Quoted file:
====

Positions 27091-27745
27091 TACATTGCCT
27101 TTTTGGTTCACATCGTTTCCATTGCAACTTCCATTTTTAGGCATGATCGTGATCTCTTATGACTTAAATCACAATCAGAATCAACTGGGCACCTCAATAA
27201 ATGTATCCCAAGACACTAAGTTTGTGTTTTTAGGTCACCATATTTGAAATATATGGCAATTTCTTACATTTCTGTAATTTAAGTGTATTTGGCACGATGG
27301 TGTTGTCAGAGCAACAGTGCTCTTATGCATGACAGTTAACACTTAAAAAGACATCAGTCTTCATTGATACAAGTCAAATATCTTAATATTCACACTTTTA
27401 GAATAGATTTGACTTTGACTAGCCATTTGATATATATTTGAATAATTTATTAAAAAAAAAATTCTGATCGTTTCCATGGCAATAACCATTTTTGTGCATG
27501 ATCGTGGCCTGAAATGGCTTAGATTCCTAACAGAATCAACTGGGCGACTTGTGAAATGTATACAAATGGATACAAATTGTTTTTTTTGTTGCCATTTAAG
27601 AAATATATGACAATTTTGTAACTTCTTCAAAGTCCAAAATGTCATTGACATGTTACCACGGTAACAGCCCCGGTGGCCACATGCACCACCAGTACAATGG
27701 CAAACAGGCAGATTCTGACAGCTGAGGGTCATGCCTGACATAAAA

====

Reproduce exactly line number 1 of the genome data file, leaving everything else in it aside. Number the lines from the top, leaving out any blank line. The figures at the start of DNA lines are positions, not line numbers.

Positions 27091-27745